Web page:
Minnesota National Bank News and Information

What Exactly Is The Debt Ceiling?

Posted by Luke Riordan on Mon, Feb 25, 2013 @ 10:34 AM

As the presidential election has come and gone, there was constant buzz about the topic of the Fiscal Cliff, the U.S. government’s plan to make changes to our nation’s budget in an attempt to keep this country out of a recession. Now there is a new topic being discussed: The Debt Ceiling. So what exactly is the debt ceiling? Let’s start with the basics.

To understand the debt ceiling (also known as the debt limit), one must know that the United States splits financial responsibility between the President and Congress. The President has two jobs when it comes to finances: 1) to collect taxes and 2) spend those taxes to run the government. Though it may seem like the President has complete power, in actuality, the President takes orders from Congress. Congress’ job is to set the tax level and determine how much the government will spend by making a budget. As a result, whatever Congress decides to spend money on is what our taxes are used for.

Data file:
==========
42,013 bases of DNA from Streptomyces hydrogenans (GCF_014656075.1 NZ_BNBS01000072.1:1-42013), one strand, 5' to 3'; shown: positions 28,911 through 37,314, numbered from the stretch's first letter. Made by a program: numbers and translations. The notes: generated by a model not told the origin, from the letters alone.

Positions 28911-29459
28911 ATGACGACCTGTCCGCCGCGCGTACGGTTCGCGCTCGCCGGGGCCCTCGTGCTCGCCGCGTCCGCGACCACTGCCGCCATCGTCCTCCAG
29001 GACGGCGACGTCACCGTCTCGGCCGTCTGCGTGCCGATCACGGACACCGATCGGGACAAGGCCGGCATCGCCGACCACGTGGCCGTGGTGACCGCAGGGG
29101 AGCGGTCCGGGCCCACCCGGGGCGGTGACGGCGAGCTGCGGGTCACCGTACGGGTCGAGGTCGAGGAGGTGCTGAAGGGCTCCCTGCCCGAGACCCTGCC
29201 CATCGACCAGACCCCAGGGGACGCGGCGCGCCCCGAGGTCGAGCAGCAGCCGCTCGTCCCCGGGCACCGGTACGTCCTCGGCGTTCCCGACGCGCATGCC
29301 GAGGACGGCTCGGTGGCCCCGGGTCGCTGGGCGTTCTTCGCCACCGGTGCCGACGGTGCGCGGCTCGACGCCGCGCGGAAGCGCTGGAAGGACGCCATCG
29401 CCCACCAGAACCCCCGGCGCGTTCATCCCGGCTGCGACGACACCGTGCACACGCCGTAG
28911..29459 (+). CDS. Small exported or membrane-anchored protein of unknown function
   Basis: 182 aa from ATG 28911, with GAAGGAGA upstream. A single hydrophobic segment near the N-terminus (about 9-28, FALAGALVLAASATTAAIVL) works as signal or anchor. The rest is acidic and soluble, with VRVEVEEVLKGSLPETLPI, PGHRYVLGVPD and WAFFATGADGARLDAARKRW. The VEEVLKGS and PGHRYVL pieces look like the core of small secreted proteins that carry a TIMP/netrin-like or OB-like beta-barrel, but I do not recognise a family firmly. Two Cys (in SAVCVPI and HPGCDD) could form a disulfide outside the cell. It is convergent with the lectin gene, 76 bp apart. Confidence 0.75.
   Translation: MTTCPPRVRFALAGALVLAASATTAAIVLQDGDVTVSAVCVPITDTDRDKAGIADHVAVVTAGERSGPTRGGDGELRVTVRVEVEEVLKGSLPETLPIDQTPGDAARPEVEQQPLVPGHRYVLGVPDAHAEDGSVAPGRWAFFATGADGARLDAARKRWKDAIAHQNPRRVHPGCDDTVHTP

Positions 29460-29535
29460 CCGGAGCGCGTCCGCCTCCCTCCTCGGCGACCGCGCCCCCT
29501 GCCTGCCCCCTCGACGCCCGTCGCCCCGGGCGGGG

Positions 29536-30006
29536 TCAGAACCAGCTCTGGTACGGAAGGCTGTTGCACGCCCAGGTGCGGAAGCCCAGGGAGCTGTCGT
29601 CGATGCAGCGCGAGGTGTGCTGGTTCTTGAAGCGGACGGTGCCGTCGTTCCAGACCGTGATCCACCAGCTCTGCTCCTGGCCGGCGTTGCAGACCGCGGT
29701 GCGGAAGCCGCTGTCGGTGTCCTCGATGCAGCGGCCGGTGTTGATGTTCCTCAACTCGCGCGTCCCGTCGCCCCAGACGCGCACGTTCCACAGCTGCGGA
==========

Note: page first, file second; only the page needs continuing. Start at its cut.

The Problem: Congress puts more money into the budget than what is collected through taxes, which forces the President to borrow money in order to cover the difference. Because our nation has been in debt for such a long period of time, Congress also has the power to limit how much total debt the United States can have. It’s important to note that the debt ceiling is not a limit on future spending, but about paying bills that have already been incurred. For example, the Government asks a company to repave a highway. However, if the debt ceiling is reached after the work is already done, they do not have the money to pay that company. This shakes trust in the United States, which in turn affects the entire world because large parts of the global economy rely on the American Dollar being stable.

Though it is unclear what the best solution to this financial mess is it seems that Congress will, once again, raise the debt ceiling to avoid panic, something they’ve done dozens of time in the past.



Topics: Minnesota National Bank, Debt Ceiling, News